Even though Meisner’s technique is extremely specific and unique, no-one can truly teach in the same way and no one person’s experience of it is exactly the same. Sandy encouraged his actors to not leave his classes with THE MEISNER technique, but to have turned it into their OWN technique; Mandy’s Technique, John’s Technique…that isn’t to say you screw around with it in order to make it your own, ‘if it ain’t broke, don’t fix it’. However, what I am realising more and more as I teach his methods, is that the more I inject my personality into teaching his exercises the more effective the learning and progress is for the student.

“The elements in a person’s training and in his own personality that make him a distinctive or interesting actor are among the most delicate factors to impart as a teacher. One can use standard principles and textbooks in educating people for law, medicine, architecture, chemistry or almost any profession–but not for the theatre. For in most professions, every practitioner uses the same tools and facilities, while the actor’s chief instrument is himself. And since no two persons are alike, no professional rule is applicable to any two actors in specifically the same way.”

– Sanford Meisner

It is vital when in the process of ‘getting’ the technique that you shake the idea of ‘who you think you are’ away. We believe our personalities are truthful when in fact we change the character we play in our daily lives at the drop of a hat. We are not the same person at work, as we are at home, or in the pub with friends. However, we can always be true. When I am the ‘teacher’ I am tempted to be different to who I am when I am the ‘student’, but really so long as your personality is truthful, it shouldn’t matter which role you play; there should not be a division other than that of ; I have knowledge’ and ‘I don’t have the knowledge…yet!’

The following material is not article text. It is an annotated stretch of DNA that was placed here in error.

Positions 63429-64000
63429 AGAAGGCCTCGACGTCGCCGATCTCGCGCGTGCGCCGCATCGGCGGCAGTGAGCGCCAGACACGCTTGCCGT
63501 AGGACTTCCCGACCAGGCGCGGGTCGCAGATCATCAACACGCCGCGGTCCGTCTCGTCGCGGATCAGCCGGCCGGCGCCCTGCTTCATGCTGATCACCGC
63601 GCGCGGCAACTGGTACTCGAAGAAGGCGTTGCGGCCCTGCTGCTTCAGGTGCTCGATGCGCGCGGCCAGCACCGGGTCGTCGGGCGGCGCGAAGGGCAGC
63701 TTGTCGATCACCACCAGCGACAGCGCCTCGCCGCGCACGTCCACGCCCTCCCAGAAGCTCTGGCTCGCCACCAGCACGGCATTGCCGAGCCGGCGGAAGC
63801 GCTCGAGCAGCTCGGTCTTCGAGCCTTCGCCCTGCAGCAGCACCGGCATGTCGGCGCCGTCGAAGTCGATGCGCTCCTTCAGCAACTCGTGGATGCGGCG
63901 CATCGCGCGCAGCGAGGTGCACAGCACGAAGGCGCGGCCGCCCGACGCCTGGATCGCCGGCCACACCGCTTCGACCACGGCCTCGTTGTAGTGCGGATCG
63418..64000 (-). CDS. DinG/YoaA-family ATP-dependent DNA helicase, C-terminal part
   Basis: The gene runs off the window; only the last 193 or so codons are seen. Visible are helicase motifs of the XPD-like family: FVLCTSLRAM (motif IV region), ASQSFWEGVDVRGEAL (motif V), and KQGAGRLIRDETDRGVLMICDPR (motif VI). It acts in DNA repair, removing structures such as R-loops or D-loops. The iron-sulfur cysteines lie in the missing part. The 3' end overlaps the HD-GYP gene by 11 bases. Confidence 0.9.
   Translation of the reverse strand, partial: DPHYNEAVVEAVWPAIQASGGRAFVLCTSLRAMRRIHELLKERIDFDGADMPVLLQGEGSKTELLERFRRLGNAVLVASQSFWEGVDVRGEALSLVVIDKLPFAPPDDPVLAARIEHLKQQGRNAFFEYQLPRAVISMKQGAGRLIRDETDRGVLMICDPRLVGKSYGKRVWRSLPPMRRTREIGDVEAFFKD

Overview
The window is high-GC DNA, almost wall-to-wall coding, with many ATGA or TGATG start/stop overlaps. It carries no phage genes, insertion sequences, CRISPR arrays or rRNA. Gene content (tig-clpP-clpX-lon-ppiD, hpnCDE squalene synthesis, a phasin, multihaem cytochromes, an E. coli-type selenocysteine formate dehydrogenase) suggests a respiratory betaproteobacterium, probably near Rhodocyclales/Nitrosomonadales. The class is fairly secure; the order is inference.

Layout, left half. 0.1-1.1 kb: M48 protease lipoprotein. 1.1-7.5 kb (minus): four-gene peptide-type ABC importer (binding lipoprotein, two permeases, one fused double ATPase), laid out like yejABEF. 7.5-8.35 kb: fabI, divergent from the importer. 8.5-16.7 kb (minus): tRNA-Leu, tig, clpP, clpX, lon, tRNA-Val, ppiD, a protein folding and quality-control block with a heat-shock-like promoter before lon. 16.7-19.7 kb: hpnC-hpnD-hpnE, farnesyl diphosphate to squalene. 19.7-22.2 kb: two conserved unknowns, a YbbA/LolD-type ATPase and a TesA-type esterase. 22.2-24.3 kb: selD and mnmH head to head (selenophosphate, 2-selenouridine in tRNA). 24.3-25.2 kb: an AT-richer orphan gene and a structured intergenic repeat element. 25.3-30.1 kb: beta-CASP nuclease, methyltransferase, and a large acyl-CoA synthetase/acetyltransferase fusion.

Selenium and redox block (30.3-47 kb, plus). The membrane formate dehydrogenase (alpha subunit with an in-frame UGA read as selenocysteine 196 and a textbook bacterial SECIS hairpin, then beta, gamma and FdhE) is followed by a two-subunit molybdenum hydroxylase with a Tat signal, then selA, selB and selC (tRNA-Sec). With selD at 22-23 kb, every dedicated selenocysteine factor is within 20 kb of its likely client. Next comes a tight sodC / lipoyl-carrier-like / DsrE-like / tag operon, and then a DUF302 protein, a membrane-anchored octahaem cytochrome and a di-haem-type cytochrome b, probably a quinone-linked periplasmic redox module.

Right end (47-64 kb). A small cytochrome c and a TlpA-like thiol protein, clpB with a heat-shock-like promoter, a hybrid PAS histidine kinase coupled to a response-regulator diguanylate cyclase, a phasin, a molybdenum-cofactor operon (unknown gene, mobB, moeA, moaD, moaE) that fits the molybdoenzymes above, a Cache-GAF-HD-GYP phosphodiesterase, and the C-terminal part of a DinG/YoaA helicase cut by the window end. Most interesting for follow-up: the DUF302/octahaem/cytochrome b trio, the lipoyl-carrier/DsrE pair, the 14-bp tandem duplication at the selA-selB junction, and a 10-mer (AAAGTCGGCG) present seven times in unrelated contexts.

Someone the other day, painfully, reminded me of the saying…

Those who can, do; those who can’t, teach

They smiled smugly and prodded my arm with their finger. Unable quite what to make of that interaction, and also unable to respond truthfully in the moment for fear of pouring my pint all over his Ted Baker suit, I, instead, seethed all the way home on my bike looking for pedestrians to run over. The next morning, I woke up and realised what I SHOULD have said…firstly, ‘look in the mirror, dumbass’ and secondly, ‘It is impossible to TEACH this technique without being able to DO it. To teach is pretty much a natural progression for a Meisner actor and in fact, it enhances your acting skills tenfold.’ I then drank my coffee and Googled the saying…

Thank you George Bernard Shaw! Thank you very much for putting that line in Man and Superman…Bernard, if I may call you Bernard? You were an absolutely brilliant man, but that line has been used to disempower teachers for years…shame on you…even though you were highly influencial regarding equal rights for men and women…Sanford Meisner, whose work we closely honour in our work as the salon:collective, lives on in our hearts and souls. Although I never experienced his teaching directly, I believe that Tom Radcliffe truly encapsulated Meisner’s integrity, generosity and firm grip, whilst putting on his own Zen/Punk spin on things. I hope that I, too, will be able to take this spirit of his teachings into my work, and colour it with my own voice. For either, I take the skills and run, or I pass the skills on and keep his memory alive. There, I’ve justified my teaching!

Without this wonderful man, I may have never made sense of my life; Tom Radcliffe and Sanford Meisner enabled me to see who I was clearly and without judgement. They cleared the mists of confusion, and anxiety, and depression from my perception of ‘who I was’ and how I fitted into the world I lived in. With great respect and love, I humbly wish to pass on their commitment to truth.

If you haven’t seen it, watch this documentary about Sanford Meisner. There are seven parts, but there are worse ways to spend your time. True Blood can wait another day!